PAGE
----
Social networks reveal different properties of connections that, in turn, influence the beliefs, perceptions, and actions of the actors involved (Scott 2012). SNA is therefore able to infer the effect that certain network structures will have on project team performance and expertise coordination within that team.

Prior research has largely been conducted outside of the business and project management domain. Researchers are starting to value the use of SNA in project management, and the effect that network structures have on individual performance (Cross & Cummings 2014), project team performance (Balkundi and Harrison 2006). It is our intention to show that there is value in expanding SNA further to the project management domain, and to demonstrate that the structures of project expertise networks may affect how expertise is coordinated in project teams, and how, in its turn, it also impacts project team performance.

In what follows, we aim to associate different characteristics from the three levels of a project expertise network (whole network, actor, tie level) with project behaviors and characteristics and rely on existing research literature to determine how the project network might relate to project success.

Project network structures and the project team

Although research in project team networks is limited, studies on team and group, in general, can provide pointers towards a plausible hypothesis for project team performance and project network structures.

Teams with many direct and indirect ties create a dense network, which allows team members to respond well to crises, to continuously interact with team members, and to foster a free flow of information (Ahuja and Carley 1998, Krackhardt and Stern 1988; Krackhardt 1999; Cross & Prusak 2002). Disconnected project team networks (with a low density of ties) may hinder their own performance by not sharing critical information. In such networks, the few individuals that are better connected to the rest of the team than the others may involuntarily hoard or distort the information that they share with the rest of their team members and, thereby, negatively affect team performance (Burt 1992). Because the exchange of significant task-relevant information is particularly important to project teams, as project work requires timely coordination of knowledge and expertise for successful project completion (Chiocchio 2012), the structure and connectedness of the project expertise network (as a whole) plays an important role. Therefore the following propositions, based on the network level, are as follows:

H1a: Density of ties in the project expertise network will be positively related to project team performance.

H1b: Degree centralization in the project expertise network will be negatively related to coordination of expertise.

The Project Leader and the Social Network

Research demonstrates that team leaders central to their network are more competent and carry a wealth of knowledge as well as expertise gained through experience, interactions and their own skills (Balkundi and Harrison 2006).

While centralization relates to the whole network (i.e., the degree to which a network), centrality refers to a single actor’s position in the network. Despite the project leader’s competence and skills in project management, s/he also needs to be able to effectively navigate among the project team, stakeholders, clients and the steering committee and to coordinate, monitor and direct the delivery of the project. In a sense, a part of project manager’s job is related to coordinating the expertise among his team members. This requires a conscious ability to navigate within the social network of the organization. It follows that to aid the team in problem solving and to provide relevant information for specific tasks, the project leader needs to be central in the expertise network. Otherwise, the project manager, without knowing who possesses the relevant information and how to align that information with the project tasks, may find himself in an unfortunate position of following only the formal (hierarchical) channels for the delivery of the project, which may hinder project performance and project team performance (Cross and Prusak 2002). To further this point, Cross and Cummings (2003) suggested that an integrative and interconnected network structure is essential for positive performance, as such structure decreases the reliance on a single person within the network and allows for an effective flow of information between the project group. Therefore, the following actor-level propositions align with the research:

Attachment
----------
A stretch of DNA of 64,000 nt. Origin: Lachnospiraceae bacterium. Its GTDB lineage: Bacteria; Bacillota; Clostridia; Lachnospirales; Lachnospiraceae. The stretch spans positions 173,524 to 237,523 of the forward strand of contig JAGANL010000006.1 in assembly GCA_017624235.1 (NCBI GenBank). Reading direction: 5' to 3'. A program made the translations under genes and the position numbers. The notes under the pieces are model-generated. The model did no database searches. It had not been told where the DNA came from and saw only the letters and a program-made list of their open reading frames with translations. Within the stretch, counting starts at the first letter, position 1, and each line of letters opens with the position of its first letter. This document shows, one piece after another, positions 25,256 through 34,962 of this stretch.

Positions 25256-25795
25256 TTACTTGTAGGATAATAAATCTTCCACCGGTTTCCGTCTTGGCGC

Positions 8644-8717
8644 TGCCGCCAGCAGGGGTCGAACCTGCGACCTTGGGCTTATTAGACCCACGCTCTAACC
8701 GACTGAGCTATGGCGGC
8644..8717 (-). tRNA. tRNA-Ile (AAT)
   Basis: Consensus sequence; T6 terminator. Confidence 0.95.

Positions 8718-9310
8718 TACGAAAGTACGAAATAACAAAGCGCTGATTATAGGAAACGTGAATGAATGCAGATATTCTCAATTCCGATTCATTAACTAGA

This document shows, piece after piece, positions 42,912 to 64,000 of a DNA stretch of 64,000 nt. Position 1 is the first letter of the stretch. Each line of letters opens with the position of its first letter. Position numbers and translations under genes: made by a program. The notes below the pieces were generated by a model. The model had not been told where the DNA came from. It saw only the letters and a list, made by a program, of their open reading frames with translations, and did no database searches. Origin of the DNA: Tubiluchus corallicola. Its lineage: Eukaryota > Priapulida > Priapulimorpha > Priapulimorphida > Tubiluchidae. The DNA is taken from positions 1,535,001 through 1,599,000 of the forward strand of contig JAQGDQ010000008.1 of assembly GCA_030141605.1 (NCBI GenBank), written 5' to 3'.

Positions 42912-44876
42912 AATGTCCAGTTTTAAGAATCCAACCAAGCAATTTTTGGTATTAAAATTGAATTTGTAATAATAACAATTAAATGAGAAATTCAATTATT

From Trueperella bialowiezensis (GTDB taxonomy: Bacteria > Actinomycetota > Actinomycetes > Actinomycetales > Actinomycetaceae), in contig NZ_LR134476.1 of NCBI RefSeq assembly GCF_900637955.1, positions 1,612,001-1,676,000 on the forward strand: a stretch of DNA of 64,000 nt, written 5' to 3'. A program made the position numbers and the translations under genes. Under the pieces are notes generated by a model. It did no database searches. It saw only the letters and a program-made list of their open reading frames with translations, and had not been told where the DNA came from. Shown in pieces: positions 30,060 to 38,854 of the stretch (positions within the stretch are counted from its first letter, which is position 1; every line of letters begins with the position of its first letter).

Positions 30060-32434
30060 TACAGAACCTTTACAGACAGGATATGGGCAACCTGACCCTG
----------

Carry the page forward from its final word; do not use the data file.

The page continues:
H2a: Project leader’s degree centrality in the project advice network will be positively related to coordination of expertise in project teams.

H2b: Project leader’s degree centrality in the project advice network will be positively related to project team performance.

Although it is assumed that the project leader acts in the best interest of his team, the project leader could contribute to the structural holes in project teams to exercise more power of the information that each group member receives (Cummings and Cross 2003; Burt 1992) and to “enjoy the concurrent informational power benefits from non-redundant ties” (Sparrow et al. 2002 p.318).

Thus, while project leader does not have full control of his team’s interactions, s/he can still affect them by avoiding intentional structural holes within the team network and by fostering dynamic interactions between team members.

Project Team Performance and Project Performance